The Kansas University Medical Center and KU Nurses Assn. are locked in a dispute over an attempt by KUMC to exclude 26 assistant head nurses from a new nurses' union.
Cece Atherton, KUNA vice president, said the move was a calculated effort to slow formation of a collective bargaining unit at the hospital in Kansas City, Kan.
"Absolutely not," said Jackie McClain, personnel services director at KUMC, when told of Atherton's comment. "This is the appropriate time to address this issue."
The Public Employee Relations Board ruled last year that 640 nurses designated as a Nurse I, Nurse II or Licensed Practical Nurse are eligible for union membership.
However, KUMC is challenging inclusion of 26 Nurse IIs. McClain said they perform supervisory duties of a head nurse. PERB prohibits head nurses from joining.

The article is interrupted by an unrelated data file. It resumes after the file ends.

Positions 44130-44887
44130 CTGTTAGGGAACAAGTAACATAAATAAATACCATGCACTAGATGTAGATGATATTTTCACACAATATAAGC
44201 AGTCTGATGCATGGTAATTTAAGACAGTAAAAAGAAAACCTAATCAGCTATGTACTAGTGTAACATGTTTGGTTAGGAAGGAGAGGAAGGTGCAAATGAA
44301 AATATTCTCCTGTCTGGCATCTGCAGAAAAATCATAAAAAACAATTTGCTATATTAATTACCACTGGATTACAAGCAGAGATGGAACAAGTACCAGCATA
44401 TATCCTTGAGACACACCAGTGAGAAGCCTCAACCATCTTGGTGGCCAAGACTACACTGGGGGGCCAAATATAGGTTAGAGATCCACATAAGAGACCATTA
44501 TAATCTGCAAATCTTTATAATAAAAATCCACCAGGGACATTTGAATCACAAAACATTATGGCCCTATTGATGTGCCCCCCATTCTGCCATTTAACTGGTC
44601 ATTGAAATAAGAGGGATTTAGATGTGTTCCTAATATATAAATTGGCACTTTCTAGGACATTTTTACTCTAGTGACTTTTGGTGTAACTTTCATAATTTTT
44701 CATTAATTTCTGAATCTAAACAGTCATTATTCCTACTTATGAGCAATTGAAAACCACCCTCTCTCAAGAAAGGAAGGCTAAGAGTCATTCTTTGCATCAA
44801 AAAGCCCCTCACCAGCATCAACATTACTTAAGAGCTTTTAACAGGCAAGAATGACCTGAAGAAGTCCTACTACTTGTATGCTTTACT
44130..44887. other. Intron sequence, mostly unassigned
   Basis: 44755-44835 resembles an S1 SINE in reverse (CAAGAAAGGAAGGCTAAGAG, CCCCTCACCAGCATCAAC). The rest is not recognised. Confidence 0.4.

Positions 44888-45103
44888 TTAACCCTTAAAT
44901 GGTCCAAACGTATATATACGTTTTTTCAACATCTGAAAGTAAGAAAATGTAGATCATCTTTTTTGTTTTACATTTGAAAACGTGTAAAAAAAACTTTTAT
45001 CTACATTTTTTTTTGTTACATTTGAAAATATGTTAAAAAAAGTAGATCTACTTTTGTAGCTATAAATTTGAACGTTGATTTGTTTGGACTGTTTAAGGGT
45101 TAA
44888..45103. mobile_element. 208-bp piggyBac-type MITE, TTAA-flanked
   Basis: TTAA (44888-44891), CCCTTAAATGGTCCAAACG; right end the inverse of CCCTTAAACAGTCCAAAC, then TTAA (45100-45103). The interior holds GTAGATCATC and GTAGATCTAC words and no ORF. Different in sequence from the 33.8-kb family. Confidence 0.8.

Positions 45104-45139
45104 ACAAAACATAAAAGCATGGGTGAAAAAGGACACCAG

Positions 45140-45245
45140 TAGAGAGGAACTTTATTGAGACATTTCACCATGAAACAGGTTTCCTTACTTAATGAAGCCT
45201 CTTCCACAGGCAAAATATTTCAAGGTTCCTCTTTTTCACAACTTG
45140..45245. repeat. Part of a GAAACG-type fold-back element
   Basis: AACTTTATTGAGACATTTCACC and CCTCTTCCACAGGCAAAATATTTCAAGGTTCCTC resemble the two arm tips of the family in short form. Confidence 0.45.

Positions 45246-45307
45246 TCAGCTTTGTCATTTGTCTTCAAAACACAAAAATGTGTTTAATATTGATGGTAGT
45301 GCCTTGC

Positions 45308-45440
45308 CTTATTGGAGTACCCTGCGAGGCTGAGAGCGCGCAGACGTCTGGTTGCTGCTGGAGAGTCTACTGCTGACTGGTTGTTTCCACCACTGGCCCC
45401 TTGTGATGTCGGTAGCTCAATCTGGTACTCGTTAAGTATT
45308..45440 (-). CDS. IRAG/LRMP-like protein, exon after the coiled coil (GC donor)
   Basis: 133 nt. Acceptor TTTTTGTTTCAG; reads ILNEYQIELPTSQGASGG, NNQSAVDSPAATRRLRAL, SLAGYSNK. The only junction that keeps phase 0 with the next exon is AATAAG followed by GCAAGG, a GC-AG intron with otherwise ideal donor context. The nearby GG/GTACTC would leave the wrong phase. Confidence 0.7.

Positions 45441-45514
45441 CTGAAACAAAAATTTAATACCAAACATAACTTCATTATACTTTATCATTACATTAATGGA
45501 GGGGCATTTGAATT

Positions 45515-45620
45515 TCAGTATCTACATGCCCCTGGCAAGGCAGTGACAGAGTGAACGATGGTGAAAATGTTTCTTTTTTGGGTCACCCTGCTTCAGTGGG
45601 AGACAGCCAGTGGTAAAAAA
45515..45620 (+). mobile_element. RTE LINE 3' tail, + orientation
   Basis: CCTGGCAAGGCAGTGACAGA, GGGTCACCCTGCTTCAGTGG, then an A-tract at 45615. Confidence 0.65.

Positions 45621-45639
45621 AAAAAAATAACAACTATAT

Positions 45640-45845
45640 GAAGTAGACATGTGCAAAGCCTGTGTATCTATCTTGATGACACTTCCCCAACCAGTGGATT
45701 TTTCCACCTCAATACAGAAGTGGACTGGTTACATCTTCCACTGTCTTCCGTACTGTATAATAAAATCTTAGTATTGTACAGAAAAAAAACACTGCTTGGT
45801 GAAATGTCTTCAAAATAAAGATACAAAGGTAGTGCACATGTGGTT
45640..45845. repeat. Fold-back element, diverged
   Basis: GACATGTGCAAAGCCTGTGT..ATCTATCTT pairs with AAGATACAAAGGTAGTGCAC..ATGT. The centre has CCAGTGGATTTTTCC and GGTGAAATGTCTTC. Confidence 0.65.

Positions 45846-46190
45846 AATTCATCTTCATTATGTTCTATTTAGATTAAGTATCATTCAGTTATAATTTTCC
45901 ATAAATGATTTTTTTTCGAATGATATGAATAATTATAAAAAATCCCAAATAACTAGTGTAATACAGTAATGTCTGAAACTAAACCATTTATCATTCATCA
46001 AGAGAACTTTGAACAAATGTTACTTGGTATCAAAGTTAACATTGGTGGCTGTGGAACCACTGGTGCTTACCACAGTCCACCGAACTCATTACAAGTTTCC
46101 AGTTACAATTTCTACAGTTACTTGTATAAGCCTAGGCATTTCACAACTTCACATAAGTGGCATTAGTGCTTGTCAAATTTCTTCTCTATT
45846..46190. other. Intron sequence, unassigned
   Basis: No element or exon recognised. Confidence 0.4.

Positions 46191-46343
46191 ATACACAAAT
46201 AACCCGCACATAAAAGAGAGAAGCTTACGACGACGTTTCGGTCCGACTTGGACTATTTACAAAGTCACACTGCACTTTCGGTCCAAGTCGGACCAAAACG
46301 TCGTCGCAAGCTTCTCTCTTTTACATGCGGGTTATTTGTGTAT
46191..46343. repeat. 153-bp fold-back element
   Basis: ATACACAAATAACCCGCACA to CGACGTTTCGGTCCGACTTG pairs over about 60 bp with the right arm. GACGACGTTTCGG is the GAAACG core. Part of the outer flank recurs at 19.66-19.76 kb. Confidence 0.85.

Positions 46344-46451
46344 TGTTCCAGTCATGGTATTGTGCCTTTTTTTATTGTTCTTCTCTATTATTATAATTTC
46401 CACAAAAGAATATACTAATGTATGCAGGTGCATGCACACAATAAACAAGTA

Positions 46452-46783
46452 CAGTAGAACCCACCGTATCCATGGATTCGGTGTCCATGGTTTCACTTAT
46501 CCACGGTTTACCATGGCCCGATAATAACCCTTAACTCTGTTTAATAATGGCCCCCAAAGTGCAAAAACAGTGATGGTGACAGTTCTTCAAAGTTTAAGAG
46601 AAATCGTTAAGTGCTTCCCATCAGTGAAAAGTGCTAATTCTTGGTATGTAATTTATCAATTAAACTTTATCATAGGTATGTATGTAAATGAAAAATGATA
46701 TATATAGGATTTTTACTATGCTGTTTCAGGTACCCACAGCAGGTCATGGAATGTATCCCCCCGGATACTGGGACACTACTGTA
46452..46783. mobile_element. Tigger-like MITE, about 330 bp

UNION AND medical center officials will argue their positions early next month during a hearing at the medical center before a PERB official, McClain said.
Last year, another membership dispute was resolved at a PERB hearing. KUMC tried to keep 115 part-time nurses and 10 nurse specialists out of the bargaining unit.
PERB ruled part-time nurses can join the union. He excluded the nurse specialists, who aren't members of the state's classified employee system.
Atherton said KUMC's proposal to leave out part-time nurses was an effort to weaken the union. McClain said nurses working part-time shouldn't get full-time benefits.
IN JUNE, KUNA filed a request with PERB to represent nurses at the center. Their complaints included low salaries and poor communication with administrators. After a hearing in October and the membership ruling in December, PERB asked for a "show of interest" by at least 30 percent of eligible nurses.
McClain said PERB informed her Monday that the required showing of interest has been verified. A letter to that effect hadn't reached her office, she said.
A vote to determine whether KUNA will be bargaining agent for nurses hasn't been scheduled. But the dispute over the 26 nurses shouldn't delay the vote, Atherton said.
If KUNA is successful, administrators must meet with KUNA to discuss grievances and work issues, including salary. Kansas law prohibits strikes by public employees.